Everything That Goes Into Making a New Balance Sneaker
Stitch by stitch—and laser cut by laser cut—U.S. workers craft state-of-the-art shoes. Here’s a behind-the-scenes look from the factory floor.
by Tim Newcomb, Popular Mechanics
Every New Balance sneaker created at one of the company’s five New England-based factories moves quickly, stopping at each worker for an average of just 22.5 seconds. But those 22.5 seconds come full of precision, both mechanically and individually, as New Balance still churns out over 4 million sneakers—roughly a quarter of overall production—from the United States, the only major sneaker brand making product domestically.
As the Boston-based company continues to grow—it plans to add a sixth factory to its stable in Massachusetts and Maine—don’t expect that 22.5 seconds to slow anytime soon.
While all five current New Balance domestic factories produce sneakers, the Lawrence, Massachusetts site serves as the flagship factory, perched overlooking the Merrimack River in a converted mill building.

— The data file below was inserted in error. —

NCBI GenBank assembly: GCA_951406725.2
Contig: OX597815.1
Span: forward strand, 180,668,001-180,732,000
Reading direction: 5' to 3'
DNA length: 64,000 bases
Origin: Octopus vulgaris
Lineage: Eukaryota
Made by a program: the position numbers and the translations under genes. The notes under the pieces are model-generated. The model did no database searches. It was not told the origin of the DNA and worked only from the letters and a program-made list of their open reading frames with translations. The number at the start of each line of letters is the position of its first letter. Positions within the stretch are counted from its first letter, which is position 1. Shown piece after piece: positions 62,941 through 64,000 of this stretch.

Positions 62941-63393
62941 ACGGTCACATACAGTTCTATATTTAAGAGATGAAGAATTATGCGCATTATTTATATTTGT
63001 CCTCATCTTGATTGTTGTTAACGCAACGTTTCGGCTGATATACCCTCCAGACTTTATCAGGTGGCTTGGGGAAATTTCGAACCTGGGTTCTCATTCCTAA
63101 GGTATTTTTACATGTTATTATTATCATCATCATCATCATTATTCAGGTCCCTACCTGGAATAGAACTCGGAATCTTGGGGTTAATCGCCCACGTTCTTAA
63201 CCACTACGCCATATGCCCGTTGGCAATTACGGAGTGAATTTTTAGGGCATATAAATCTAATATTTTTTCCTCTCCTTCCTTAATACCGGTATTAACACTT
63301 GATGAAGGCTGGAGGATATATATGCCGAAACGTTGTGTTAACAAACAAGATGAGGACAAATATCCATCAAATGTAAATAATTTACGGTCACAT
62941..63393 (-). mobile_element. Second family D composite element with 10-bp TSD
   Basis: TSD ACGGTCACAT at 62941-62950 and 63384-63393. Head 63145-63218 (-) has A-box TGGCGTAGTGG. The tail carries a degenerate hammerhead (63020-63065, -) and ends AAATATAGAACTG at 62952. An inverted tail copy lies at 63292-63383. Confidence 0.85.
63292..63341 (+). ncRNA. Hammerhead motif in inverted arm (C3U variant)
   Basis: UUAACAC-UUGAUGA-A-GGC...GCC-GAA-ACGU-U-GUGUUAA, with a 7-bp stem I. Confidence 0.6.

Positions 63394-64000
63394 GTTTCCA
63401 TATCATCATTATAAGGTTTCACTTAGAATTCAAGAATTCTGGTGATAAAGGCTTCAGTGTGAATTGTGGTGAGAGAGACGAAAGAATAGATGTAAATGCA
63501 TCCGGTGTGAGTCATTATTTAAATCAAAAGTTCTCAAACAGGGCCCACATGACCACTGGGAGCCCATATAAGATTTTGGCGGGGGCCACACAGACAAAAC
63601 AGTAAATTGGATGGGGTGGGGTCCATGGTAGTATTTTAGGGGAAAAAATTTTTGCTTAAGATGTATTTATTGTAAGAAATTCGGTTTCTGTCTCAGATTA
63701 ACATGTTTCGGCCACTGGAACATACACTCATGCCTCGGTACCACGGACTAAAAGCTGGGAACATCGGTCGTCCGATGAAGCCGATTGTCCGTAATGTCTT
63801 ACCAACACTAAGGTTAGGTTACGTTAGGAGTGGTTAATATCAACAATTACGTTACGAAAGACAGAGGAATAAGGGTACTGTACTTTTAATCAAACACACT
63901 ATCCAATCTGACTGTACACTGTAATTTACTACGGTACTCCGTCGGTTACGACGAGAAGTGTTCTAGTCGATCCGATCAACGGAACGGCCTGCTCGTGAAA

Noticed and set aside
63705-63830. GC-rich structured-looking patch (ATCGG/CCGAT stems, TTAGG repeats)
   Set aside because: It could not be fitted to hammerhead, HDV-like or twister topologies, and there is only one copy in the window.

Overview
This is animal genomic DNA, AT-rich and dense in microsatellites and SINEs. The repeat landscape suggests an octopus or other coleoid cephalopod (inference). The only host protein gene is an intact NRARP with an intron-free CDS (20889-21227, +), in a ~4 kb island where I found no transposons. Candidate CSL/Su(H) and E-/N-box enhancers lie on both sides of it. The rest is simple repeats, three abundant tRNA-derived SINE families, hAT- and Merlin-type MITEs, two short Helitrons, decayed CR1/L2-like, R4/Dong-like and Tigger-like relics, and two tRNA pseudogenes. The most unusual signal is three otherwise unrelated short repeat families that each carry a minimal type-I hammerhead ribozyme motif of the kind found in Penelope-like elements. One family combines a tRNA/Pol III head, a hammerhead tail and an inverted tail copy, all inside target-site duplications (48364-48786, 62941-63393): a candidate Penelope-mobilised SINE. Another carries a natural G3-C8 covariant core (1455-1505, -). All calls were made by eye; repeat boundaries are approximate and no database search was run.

The latest sneaker designs may come from the company’s new headquarters in Boston three miles from either the Harvard campus or famed Fenway Park, but the engineering and production know-how lives on floors three through five at the Lawrence facility, all perched atop the second floor factory and in the shadow of the building’s four-sided mill clock with dials, the world’s largest of its kind and, at 267 feet high, second only to London’s Big Ben for the tallest clock in the world.
But that clock doesn’t tick in 22.5-second increments—that’s the role of the 220 workers producing a shoe every few seconds on the second-floor factory.
A finished sneaker begins with raw materials, from synthetics to rubber to leather. New Balance starts with the leather and the newest addition to the factory floor, a numerical control cutting machine from Italian manufacturer Comelz.
The Lawrence factory runs one 6 a.m.-to-2:30 p.m. shift daily, with three main production lines all working on identical products. Lately, the classic 990v5 has filled all three production lines in different sizes and colors. To start the 990v5 process, the factory floor needs flats full of pigskin hide. That’s where the NC cutter comes in handy.
Once the shoe finishes its pass through the sole press, the last is removed for reuse and the shoe gets laced, tagged, cleaned, and inspected. It even passes through a small metal detector to check for any unwanted material. When it clears final quality control, the shoes get boxed and sent to distribution. In all, it’s a 55-step process that takes three hours from cut to pack.
The other side of the Lawrence factory floor contains a slightly different process: a complete custom production line for the company’s NB1 program that allows customers to customize lifestyle sneakers and baseball cleats with chosen colors, embroidered messages, and materials.